Growth in advanced economies is projected to sharply decelerate from 5.% in 2021 to 2.6% in 2022, 1.2 percentage point below projections in January. Growth is expected to further moderate to 2.2% in 2023, largely reflecting the further unwinding of the fiscal and monetary policy support provided during the pandemic.
Among emerging market and developing economies, growth is also projected to fall from 6.6 percent in 2021 to 3.4% in 2022, well below the annual average of 4.8% over 2011-2019. The negative spillovers from the war will more than offset any near-term boost to some commodity exporters from higher energy prices. Forecasts for 2022 growth have been revised down in nearly 70% of EMDEs (emerging market and developing economies), including most commodity importing countries as well as four-fifths of low-income countries. Those are the prospects included in World Bank’s Report.
“Developing economies will have to balance the need to ensure fiscal sustainability with the need to mitigate the effects of today’s overlapping crises on their poorest citizens,” said Ayhan Kose, Director of the World Bank’s Prospects Group. “Communicating monetary policy decisions clearly, leveraging credible monetary policy frameworks, and protecting central bank independence can effectively anchor inflation expectations and reduce the amount of policy tightening required to achieve the desired effects on inflation and activity.”
Price controls, subsidies, and export bans, not recommended to wave the inflation rise and the supplies crisis
Policymakers should refrain from distortionary policies such as price controls, subsidies, and export bans, which could worsen the recent increase in commodity prices, says World Bank.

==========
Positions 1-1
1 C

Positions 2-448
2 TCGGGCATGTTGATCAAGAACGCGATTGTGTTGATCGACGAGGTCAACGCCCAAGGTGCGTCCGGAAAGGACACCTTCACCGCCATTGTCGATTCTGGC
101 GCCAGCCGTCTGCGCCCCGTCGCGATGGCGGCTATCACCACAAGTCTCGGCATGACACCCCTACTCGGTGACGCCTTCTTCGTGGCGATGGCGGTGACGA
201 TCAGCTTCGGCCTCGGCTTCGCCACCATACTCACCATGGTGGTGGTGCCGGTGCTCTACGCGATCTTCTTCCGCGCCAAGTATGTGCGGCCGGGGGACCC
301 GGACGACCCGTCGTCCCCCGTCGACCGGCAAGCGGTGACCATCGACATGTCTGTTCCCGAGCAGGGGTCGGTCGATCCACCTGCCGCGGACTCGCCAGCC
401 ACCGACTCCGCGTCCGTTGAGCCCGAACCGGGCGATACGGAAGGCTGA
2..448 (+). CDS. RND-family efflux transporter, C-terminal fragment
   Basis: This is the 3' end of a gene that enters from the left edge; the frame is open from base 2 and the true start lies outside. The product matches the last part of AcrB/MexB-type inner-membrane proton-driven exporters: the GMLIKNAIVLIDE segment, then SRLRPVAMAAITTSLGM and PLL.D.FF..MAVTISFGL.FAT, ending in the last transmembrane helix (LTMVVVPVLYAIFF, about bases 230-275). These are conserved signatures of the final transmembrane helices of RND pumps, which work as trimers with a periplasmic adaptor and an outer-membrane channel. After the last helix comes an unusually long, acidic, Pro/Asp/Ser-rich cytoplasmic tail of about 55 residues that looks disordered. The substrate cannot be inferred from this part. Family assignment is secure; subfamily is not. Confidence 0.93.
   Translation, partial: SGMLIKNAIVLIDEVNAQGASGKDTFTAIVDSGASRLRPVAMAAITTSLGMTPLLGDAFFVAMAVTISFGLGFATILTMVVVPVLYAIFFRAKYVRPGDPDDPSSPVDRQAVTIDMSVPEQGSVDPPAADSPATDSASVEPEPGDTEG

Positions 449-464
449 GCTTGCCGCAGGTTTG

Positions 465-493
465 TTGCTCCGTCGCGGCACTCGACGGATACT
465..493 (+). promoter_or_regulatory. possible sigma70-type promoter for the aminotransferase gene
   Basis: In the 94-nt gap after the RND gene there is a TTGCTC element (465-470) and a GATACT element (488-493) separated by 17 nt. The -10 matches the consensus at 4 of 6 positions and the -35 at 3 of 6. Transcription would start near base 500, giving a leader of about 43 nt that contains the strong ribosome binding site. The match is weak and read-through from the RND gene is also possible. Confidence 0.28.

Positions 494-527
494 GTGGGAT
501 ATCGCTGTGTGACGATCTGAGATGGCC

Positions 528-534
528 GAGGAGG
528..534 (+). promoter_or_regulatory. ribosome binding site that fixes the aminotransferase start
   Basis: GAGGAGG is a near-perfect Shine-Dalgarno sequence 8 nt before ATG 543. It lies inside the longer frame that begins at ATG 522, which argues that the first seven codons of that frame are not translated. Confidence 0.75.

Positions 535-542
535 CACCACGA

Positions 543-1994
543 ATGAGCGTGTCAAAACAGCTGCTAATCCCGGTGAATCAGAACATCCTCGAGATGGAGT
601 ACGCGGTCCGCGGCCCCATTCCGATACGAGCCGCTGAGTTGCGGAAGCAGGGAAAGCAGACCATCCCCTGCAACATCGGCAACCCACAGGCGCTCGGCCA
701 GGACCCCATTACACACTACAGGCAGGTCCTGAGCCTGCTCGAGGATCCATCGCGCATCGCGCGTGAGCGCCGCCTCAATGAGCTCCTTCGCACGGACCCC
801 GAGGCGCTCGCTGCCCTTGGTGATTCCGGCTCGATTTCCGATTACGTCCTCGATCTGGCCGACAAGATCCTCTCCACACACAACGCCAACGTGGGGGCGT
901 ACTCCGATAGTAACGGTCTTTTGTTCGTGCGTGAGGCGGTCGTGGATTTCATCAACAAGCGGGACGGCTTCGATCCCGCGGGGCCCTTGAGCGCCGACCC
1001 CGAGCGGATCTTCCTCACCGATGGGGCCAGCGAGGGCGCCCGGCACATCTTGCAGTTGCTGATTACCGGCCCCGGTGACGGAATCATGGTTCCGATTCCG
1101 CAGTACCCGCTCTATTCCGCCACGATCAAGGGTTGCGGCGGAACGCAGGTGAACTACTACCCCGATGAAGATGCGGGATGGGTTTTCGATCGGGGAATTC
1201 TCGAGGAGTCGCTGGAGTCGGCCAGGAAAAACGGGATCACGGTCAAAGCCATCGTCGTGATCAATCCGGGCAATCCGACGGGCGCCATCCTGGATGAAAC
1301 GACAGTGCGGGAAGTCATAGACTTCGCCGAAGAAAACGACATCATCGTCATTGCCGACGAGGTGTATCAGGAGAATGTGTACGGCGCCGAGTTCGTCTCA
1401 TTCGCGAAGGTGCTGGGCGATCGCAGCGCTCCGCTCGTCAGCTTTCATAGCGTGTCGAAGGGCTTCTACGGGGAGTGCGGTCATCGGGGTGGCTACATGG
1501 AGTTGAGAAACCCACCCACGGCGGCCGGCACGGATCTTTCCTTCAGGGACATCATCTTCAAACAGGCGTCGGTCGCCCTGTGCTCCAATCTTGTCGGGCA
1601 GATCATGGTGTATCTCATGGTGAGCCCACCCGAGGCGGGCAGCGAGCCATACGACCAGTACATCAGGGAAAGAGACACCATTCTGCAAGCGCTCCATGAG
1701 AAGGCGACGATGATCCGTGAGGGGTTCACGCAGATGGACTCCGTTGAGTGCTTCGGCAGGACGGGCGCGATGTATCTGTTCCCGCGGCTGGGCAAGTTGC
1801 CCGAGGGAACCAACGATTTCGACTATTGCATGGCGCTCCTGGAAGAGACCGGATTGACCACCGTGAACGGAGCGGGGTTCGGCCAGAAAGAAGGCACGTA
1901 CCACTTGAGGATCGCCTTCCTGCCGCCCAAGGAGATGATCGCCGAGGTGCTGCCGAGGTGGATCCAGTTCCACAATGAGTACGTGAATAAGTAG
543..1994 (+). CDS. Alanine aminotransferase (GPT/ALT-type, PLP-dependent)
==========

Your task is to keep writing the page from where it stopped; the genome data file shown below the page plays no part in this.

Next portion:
Against the challenging backdrop of higher inflation, weaker growth, tighter financial conditions, and limited fiscal policy space, governments will need to reprioritize spending toward targeted relief for vulnerable populations, the Financial Institution explains.
Image over the headline.- World Bank Group President David Malpass. Photo: Jacek Waszkiewicz / World Bank Group
Related external links:
Regional Prospects East Asia and Pacific: Growth is projected to decelerate to 4.4% in 2022 before increasing to 5.2% in 2023. For the whole outlook click here
Regional Prospects South Asia: Growth is projected to slow to 6.8% in 2022 and 5.8% in 2023.For the whole outlook click here
Regional Prospects Middle East and North Africa: Growth is forecast to accelerate to 5.3% in 2022 before. For the whole outlook click here
Regional Prospects Sub-Saharan Africa: Growth is forecast to moderate to 3.7% in 2022 and rise to 3.8% in 2023. For the whole outlook click here
Regional Prospects Latin America and the Caribbean: Growth is projected to slow to 2.5% in 2022 and 1.9%. For the whole outlook click here
Regional Prospects Europe and Central Asia: The regional economy is expected to shrink by 2.9% in 2022 year before growing by 1.5% in 2023.. For the whole outlook click here